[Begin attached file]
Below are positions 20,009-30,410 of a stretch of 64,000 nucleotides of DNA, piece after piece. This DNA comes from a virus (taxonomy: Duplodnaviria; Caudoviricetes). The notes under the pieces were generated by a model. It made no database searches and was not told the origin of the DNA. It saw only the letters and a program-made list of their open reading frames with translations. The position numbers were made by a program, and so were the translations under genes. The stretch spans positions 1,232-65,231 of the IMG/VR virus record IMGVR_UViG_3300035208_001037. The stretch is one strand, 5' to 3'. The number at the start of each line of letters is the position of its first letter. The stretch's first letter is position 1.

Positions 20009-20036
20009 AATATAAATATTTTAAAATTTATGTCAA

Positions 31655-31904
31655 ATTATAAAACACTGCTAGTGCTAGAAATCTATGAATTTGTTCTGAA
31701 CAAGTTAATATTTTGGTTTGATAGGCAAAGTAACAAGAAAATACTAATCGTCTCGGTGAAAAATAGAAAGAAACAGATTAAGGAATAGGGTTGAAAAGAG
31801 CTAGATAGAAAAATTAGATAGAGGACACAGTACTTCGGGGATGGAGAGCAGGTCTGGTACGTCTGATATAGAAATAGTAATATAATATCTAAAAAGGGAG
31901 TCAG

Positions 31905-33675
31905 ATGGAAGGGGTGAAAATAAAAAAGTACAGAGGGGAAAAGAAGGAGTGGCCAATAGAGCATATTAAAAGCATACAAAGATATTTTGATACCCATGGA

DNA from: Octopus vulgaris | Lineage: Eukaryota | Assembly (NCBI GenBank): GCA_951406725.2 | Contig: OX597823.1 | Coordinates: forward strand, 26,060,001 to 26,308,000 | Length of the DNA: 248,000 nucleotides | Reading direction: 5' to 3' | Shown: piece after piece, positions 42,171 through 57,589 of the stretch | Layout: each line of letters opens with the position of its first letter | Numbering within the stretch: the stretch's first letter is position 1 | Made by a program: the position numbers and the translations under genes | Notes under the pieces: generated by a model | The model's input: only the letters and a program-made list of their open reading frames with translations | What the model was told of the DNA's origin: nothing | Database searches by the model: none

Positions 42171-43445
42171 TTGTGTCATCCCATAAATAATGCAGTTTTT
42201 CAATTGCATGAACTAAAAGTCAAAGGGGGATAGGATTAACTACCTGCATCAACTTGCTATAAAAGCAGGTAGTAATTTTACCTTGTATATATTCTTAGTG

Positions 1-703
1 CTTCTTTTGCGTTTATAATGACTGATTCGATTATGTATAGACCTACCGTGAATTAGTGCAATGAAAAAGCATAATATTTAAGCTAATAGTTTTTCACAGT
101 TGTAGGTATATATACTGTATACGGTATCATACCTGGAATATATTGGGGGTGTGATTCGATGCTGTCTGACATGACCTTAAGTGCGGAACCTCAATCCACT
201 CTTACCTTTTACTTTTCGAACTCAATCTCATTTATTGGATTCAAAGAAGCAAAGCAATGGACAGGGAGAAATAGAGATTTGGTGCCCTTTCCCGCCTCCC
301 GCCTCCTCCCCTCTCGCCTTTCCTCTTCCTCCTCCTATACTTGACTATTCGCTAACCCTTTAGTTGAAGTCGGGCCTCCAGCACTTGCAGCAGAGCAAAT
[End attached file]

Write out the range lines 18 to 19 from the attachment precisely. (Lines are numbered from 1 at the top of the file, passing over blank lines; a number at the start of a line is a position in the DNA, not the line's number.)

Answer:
201 CTTACCTTTTACTTTTCGAACTCAATCTCATTTATTGGATTCAAAGAAGCAAAGCAATGGACAGGGAGAAATAGAGATTTGGTGCCCTTTCCCGCCTCCC
301 GCCTCCTCCCCTCTCGCCTTTCCTCTTCCTCCTCCTATACTTGACTATTCGCTAACCCTTTAGTTGAAGTCGGGCCTCCAGCACTTGCAGCAGAGCAAAT